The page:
America’s corporate leaders also said it recently in a report from The American Energy Innovation Council.  Every basic technology in one of the products of the decade, the iPhone (and the Blackberry before it), came from government funded research; the internet, the GPS system, large scale integrated circuits, and even the touch screen, (see “Where Good Technologies Come From“)

Without industry there would be no product.  Without government funded R&D there would be no innovative technology to turn into products.  To both Congress and the Administration I would say back the pieties with the funds required to realize them.

And this goes double triple Hammer time for new clean energy solutions.

Via . Earth

Money to Buy Mediocre Lies

Not even the best money can buy, but kinda middling ones.

The extent to which lying is an operative political strategy in your lifetime, of your government, by your representatives, cannot be overstated or stated often enough. Even if you think you know this, You don’t. And if you don’t know Frank Lutz is, John Chait reminds you:

Luntz’s latest memo advising Republicans on how to fight financial reform,obtained by Sam Stein, is a classic of the genre. The unstated argument of the memo is that, being determined to oppose legislation that most Americans support, Republicans should simply pretend they are arguing against something completely different. Luntz makes it clear that the public demands reform. “You must be on the side on change,” he writes. “Always.” (There is no pretense anywhere in Luntz’s paper that Republicans do, or even should, have a reform plan of their own.)

He likewise insists Republicans never call the reform bill “reform”: “It’s not ‘reform.’ This is not a reform bill. It is the ‘Stop the Big Bank Bailout bill.” Of course, Luntz does not try to explain why the reform bill is not reform. Indeed, his paper is entitled, “The Language of Financial Reform.” It calls to mind the French absurdist Rene Magritte’s painting of a pipe, labeled, “This is not a pipe.”

And we’ve been there before, of course. But then again, we thought we remembered about lying.

A Fool and His Primer

So… mrs. green and I speak often about how newspapers will be able to support themselves going forward, now that their revenue model has gone up in Craig’s List smoke. The supposition is that at some point, through collusion or other such cartel-like agreement, the larger and dependable online sources of actual reporting will have to start charging for content. This allows that some of them will be able to charge for content, with the inferred assumption that this is true as long as they don’t destroy their brand.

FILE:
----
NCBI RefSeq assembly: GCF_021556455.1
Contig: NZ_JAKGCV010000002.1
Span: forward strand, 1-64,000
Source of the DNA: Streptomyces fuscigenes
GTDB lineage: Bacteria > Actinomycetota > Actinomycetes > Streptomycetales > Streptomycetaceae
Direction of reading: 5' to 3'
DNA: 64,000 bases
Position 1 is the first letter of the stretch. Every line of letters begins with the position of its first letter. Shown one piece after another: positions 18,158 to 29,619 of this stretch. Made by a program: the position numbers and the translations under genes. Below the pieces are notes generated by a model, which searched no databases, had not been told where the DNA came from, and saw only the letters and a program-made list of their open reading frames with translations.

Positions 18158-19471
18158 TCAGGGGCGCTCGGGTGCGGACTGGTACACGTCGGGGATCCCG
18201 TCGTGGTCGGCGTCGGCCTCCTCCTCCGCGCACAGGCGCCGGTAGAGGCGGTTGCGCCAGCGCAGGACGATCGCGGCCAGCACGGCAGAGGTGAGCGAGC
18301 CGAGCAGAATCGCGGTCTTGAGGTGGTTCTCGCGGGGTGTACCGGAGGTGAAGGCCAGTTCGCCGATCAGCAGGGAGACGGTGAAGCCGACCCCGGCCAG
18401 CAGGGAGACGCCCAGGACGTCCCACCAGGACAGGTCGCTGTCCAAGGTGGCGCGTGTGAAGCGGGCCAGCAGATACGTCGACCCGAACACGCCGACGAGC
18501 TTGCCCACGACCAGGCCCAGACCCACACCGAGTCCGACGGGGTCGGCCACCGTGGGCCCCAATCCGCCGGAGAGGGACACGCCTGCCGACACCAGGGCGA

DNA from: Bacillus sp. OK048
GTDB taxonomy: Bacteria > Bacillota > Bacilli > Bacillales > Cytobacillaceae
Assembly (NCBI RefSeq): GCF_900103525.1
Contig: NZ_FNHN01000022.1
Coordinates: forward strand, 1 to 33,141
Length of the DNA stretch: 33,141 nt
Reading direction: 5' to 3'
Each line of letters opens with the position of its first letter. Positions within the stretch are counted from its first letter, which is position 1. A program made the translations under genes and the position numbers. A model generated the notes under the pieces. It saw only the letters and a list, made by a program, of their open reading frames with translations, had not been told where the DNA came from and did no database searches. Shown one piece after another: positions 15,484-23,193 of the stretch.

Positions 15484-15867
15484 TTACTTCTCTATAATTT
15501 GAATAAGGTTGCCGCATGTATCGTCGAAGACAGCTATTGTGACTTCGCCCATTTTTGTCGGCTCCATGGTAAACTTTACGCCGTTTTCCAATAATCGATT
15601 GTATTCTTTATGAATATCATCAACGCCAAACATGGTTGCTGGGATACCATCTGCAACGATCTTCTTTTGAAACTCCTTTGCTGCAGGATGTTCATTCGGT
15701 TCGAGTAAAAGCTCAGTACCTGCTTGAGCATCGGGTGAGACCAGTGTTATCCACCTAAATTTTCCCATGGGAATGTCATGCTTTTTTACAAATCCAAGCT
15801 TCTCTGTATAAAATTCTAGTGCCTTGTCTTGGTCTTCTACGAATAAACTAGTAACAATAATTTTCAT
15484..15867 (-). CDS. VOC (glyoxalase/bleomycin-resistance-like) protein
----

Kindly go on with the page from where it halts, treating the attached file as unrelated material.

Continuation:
THERE’S NO SUCH THING AS A ‘LIGHT-SWITCH TAX’…. In an apparent effort to be an even more shameless hack, Sen. Judd Gregg (R-N.H.) argues in a Washington Post op-ed today that “all American families will get stuck with a new ‘light-switch tax’ on electricity bills that is in the president’s budget.”

It’s not just Gregg. While President Obama cut taxes for the vast majority of Americans, a standard Republican talking point is that Obama is also raising taxes on everyone who uses electricity. The new GOP catch phrase popped up about a week ago, when the House Republican Conference said in a press release that the administration supports “a light switch tax that would cost every American household $3,128 a year.”

As is too often the case, the difference between Republican rhetoric and reality is overwhelming.

The extent to which established and dependable media sources commit to undermining their brand will have as much effect on their long-term viability as the bad decision-making of the corporate owners.

Also note the tendentious application of tax rhetoric to what is, sad to say, only an imagined attempt to create incentives to influence energy demand. It’s like the ‘death tax’ BS. Republicans can and do choose to see everything through the prism of taxes, but this childlike construct requires a grand gesture at the outset – primarily setting up the government as some separate, antagonistic entity, out to get you and your hard-earned winnings.

In the interest of brevity, a foolish and naive primer: We support the country, literally, by funding the government. It’s patriotic, sure, but also practical. We use it for all kinds of things we can and do disagree about – fighting wars, picking up the trash, putting out fires, educating our youngsters. Yet, through the magic of funding activities like these, we discover the handy ability to encourage or discourage behaviors by charging ourselves more or less for doing or not doing certain things – from littering to using lead paint, for example, but also having children, buying a home.